The Emergence of the European Postal System

Whilst in 1875 some twenty million telegrams were sent within the UK, over a thousand million letters were sent, by a hugely diverse, sometimes illiterate, social body. The importance of the postal service was apparent to contemporaries. The British government’s huge subsidizing of the Penny Post, and its imperial successor, showed a government taking the non-economic, communicational functions seriously.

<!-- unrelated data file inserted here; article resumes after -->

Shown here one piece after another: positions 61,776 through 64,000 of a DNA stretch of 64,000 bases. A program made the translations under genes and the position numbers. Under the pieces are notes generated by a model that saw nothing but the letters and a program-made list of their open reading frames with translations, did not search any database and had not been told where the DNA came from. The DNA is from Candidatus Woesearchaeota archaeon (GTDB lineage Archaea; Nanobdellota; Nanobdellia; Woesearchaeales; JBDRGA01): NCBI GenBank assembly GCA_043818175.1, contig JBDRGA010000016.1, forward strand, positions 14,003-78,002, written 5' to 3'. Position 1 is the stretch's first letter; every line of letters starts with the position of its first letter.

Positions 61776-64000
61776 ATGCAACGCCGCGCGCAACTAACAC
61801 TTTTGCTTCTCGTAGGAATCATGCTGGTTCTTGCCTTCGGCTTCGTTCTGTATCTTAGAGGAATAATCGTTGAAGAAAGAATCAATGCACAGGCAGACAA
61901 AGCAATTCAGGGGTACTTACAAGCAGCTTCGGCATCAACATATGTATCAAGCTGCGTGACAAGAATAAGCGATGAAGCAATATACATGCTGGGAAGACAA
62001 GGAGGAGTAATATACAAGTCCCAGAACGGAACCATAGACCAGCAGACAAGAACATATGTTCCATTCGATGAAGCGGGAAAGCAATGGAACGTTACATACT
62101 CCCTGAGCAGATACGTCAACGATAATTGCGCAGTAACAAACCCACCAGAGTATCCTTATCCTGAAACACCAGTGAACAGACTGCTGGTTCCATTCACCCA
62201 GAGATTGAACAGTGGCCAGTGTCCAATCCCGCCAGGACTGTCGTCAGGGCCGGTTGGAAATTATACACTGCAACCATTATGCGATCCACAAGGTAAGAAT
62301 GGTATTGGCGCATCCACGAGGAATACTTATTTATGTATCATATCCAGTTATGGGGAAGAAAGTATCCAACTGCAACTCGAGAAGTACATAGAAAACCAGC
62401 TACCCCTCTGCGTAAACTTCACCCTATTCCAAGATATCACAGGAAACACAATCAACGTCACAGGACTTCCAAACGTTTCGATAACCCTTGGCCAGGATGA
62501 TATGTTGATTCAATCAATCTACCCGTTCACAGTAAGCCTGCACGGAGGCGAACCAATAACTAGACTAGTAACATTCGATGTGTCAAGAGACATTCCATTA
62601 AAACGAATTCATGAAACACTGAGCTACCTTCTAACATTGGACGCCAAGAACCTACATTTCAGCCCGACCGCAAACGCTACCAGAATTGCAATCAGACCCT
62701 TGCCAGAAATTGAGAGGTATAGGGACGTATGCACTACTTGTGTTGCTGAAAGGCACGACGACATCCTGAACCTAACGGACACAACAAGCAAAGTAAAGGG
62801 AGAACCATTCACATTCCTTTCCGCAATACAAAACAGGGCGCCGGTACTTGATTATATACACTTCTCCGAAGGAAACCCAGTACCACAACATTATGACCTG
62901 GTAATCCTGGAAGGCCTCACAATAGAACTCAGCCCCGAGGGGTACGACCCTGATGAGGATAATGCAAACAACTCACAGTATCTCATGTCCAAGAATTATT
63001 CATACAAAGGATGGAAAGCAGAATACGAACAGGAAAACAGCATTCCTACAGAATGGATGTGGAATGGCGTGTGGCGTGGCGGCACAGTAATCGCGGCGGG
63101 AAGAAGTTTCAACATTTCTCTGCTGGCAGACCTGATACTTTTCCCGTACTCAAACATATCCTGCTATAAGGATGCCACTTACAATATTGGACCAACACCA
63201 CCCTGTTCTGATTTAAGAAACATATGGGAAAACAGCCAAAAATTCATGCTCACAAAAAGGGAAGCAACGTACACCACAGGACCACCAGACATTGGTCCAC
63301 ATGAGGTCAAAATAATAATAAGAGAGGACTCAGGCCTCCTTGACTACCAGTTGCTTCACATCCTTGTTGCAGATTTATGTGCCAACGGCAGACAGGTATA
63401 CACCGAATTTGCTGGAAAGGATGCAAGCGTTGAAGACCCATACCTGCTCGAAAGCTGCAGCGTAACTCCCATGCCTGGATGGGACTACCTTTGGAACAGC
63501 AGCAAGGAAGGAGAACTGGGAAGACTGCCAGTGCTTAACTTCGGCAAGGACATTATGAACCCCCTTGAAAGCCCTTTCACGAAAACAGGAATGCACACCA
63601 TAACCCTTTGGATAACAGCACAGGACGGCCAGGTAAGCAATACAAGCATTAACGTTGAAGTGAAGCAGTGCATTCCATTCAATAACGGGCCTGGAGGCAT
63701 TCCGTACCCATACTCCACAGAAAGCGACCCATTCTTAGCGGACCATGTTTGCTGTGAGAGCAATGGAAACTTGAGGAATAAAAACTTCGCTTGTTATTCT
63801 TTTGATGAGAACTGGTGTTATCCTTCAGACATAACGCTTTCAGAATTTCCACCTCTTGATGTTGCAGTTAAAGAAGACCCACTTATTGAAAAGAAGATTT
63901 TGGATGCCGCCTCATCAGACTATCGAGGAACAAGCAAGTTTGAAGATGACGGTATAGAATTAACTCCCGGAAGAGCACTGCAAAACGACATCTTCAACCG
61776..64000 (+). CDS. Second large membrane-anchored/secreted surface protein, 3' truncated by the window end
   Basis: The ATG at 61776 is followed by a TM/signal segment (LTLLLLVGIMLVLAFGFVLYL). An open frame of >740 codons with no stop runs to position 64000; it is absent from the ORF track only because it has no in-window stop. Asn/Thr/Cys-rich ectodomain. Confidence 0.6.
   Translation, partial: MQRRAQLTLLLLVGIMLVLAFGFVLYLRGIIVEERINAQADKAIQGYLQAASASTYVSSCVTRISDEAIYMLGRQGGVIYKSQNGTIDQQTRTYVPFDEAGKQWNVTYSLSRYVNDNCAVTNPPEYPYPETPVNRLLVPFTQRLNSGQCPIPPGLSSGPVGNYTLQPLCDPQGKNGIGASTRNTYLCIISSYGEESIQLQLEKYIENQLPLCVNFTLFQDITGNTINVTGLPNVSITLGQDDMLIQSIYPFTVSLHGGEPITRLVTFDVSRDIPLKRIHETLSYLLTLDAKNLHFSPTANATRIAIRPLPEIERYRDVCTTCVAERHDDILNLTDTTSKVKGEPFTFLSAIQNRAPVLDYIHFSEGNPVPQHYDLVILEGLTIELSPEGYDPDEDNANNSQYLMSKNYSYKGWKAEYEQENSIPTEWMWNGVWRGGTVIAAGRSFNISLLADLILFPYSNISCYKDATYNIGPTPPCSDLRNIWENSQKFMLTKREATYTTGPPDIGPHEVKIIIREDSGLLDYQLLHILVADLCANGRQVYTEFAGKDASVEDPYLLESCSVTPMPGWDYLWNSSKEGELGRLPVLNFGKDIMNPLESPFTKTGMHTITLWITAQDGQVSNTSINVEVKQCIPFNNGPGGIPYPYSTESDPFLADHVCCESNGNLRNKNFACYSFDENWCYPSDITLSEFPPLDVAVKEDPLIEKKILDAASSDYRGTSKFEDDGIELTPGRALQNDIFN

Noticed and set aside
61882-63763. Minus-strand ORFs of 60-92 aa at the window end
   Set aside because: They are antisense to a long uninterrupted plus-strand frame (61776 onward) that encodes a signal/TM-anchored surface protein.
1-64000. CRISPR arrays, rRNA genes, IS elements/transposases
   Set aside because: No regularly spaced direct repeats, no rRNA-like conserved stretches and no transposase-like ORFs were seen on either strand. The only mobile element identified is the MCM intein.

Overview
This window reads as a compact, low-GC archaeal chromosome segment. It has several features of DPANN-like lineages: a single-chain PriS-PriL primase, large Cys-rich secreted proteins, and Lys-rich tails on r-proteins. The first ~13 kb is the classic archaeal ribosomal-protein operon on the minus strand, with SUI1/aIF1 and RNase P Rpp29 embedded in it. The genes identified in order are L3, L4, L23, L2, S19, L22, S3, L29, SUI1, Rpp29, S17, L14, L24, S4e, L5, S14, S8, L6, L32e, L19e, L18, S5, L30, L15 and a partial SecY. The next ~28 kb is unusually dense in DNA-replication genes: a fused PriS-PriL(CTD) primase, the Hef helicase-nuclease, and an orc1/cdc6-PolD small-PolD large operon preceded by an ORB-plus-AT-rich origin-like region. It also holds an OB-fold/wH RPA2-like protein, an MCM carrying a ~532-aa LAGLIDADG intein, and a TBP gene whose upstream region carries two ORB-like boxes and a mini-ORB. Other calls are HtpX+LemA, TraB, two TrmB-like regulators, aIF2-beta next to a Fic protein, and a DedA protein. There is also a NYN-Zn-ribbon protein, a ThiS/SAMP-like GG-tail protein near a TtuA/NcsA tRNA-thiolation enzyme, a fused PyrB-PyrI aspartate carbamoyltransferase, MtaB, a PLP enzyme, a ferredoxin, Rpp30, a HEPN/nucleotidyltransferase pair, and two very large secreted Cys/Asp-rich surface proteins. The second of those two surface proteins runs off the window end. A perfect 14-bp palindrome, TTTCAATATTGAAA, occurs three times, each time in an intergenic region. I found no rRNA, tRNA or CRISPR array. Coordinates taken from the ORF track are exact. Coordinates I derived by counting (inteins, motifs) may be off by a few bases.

This paper looks to the networks, connections and communities that the nineteenth century imperial postal services developed and sustained over intercontinental distances, and with particular emphasis on the French case. Nineteenth century empires fostered their own diasporas – huge communities maintaining ethno-political identities associated with the nation-state, spread across vast distances. Colonialists, marooned in isolated strategic fortress towns exhibited an impressive retention of a sense of belonging in these vast, intercontinental ‘imagined communities.’ Conversely, as communicational infrastructure developed within a colonial territory, so too were local communities capable of challenging the imperial superstructure. The paper will focus on the difficulties of identities, and the ways nineteenth century colonialists were capable of doing so, by way of examining the postal correspondence of colonialists, and by reference to familial, professional and religious networks. The paper also calls in to question boundaries (how does communication facilitate the erection and destruction of geographical, political and social barriers?), and the pluralised nature of them, by examining political movements in larger colonies, and their development based on internal communication.